By Debbie J Challis, on 5 September 2013
Written by Alice Stevenson
Flinders Petrie was good with numbers. He liked nothing better than to measure, calculate and plan. These were the skills that allowed Petrie in 1899 to create the first detailed timeline for the period just before the First Dynasty of Egypt.
He did this by comparing assemblages of hundreds of Predynastic pottery vessels unearthed by his teams in prehistoric cemeteries of Upper Egypt. Many of these beautiful pots are on display in the Petrie Museum. The Petrie Museum also holds in its archives his Sequence Dating slips, each of which records the different types of pottery that were found in individual tombs.
Using the codes for pottery noted on these thin strips of card he noticed things like different types of decorated pottery that were never found together in the same tomb and separated these graves into two groups. Another key assumption was that wavy handled vessels changed over time from globular to cylindrical, with the handle ‘degenerating’ to a simple line under the rim.
By continuing to group together pottery types, grouping like with like and separating out dissimilar forms Petrie sorted 900 slips into an order. He called it sequence dating. Petrie’s method is now known to archaeologists as a type of seriation, a complex statistical procedure for which we usually use computers! Petrie had managed to do it all on paper. Mathematicians are also impressed and it was the first instance of mathematical modelling in archaeology.
Petrie’s Sequence Dating was a great achievement in what is known as relative dating. This type of chronological work puts things into an order – a sequence – but it does not actually measure time. There is no way of knowing how many years have passed between the use of one pottery vessel and the introduction of a new type. All relative dating tells us is what is earlier and what is later.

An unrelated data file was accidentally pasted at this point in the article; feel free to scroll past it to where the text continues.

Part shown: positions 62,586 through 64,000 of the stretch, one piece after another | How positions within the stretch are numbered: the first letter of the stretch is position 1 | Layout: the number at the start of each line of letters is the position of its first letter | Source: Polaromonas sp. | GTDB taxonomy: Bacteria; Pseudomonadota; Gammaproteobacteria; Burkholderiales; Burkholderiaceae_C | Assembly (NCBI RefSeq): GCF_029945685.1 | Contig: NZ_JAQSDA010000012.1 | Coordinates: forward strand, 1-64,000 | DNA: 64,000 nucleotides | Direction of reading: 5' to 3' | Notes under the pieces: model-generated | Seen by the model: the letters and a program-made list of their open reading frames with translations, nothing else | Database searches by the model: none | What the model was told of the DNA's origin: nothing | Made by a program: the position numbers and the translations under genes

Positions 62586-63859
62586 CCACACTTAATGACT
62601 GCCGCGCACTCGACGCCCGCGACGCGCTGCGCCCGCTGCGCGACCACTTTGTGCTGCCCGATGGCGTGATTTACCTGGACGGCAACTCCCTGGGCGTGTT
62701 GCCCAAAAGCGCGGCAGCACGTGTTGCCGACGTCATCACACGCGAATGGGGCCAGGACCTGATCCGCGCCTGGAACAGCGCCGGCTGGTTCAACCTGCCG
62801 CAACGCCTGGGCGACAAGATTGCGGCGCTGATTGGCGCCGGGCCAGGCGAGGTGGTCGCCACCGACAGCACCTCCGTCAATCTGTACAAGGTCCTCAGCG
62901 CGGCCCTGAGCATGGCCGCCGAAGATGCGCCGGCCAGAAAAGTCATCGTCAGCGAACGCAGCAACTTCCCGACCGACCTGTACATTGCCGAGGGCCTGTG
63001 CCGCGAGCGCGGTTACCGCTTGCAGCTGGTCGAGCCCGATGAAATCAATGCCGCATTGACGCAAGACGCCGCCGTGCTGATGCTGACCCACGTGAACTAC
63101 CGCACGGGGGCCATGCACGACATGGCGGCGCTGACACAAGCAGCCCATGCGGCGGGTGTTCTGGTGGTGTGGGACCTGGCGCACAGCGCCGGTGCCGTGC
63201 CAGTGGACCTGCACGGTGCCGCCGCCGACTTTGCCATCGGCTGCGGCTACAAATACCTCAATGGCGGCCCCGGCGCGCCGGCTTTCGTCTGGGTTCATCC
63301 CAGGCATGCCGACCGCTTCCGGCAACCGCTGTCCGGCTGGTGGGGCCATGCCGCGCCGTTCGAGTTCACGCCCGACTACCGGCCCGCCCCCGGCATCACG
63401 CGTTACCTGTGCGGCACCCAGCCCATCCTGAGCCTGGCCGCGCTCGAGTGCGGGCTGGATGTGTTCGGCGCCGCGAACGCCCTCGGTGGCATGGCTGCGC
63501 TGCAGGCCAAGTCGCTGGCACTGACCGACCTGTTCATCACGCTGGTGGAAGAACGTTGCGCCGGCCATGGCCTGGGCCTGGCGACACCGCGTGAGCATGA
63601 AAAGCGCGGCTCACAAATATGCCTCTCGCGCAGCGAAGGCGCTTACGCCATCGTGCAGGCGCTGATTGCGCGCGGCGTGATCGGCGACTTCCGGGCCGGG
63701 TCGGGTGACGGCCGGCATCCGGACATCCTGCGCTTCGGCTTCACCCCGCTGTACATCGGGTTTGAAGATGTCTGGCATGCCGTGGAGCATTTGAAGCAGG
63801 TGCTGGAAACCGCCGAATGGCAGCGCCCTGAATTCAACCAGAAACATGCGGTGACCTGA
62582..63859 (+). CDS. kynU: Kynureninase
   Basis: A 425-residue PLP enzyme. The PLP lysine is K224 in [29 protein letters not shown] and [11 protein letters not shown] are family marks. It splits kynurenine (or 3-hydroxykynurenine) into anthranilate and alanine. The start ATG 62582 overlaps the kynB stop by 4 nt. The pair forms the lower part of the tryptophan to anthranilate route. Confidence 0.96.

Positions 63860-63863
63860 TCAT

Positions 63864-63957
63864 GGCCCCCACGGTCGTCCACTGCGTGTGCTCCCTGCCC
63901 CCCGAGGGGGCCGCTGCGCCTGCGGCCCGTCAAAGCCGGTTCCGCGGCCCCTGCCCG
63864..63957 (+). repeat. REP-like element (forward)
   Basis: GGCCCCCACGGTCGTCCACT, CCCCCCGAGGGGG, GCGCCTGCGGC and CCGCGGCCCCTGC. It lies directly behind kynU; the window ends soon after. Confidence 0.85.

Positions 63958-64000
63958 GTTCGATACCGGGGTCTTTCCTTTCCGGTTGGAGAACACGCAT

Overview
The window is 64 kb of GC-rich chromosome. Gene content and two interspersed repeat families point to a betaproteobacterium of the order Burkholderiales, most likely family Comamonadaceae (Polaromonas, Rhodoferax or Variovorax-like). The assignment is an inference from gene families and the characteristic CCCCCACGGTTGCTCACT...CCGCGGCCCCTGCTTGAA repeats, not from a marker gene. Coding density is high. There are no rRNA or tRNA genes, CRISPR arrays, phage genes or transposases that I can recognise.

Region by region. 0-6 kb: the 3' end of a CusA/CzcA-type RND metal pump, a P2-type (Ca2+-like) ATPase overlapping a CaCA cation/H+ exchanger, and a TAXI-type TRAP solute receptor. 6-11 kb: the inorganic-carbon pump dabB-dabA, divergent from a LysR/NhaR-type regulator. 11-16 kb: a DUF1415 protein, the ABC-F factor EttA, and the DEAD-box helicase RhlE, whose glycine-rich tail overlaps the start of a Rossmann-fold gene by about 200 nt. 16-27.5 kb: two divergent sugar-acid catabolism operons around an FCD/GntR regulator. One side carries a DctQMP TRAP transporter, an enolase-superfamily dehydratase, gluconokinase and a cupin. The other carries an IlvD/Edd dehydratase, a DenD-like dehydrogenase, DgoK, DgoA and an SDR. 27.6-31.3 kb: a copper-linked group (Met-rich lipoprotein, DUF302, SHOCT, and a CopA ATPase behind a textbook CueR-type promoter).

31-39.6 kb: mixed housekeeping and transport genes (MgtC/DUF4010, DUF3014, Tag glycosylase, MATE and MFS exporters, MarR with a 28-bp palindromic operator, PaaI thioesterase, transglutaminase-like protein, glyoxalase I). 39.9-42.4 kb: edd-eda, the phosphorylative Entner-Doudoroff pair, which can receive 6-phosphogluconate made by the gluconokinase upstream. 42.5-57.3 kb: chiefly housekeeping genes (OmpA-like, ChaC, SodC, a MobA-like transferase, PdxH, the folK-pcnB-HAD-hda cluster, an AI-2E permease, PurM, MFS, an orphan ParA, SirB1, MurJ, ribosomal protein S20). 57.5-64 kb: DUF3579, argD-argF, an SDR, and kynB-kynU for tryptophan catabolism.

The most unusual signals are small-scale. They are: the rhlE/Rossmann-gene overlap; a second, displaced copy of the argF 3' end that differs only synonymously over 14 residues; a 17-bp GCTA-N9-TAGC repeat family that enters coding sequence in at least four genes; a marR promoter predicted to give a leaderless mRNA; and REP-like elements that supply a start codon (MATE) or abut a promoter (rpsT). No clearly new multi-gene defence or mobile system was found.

More than a century later mathematical modelling is again being used to create a timeline for early Egypt . This time the focus has been radiocarbon dating, which is a technique that can measure time and give a date in years. It is a method of absolute dating. Once again Petrie’s pots and the other finds his Egyptian workforce uncovered are the primary data for cutting edge study.
Several organic samples of basketry and plant remains from the Petrie Museum were used in this new study demonstrating how valuable such collections are for modern scientific studies.
To see a podcast from the Petrie Museum filmed by the Royal Society please click here.
Written by Alice Stevenson, Curator of the Petrie Museum of Egyptian Archaeology
Cited article: Michael Dee, David Wengrow, Andrew Shortland, Alice Stevenson, Fiona Brock, Linus Girdland Flink, and Christopher Bronk Ramsey (2013),
An absolute chronology for early Egypt using radiocarbon dating and Bayesian statistical modelling, Proc R Soc A 2013 469: 20130395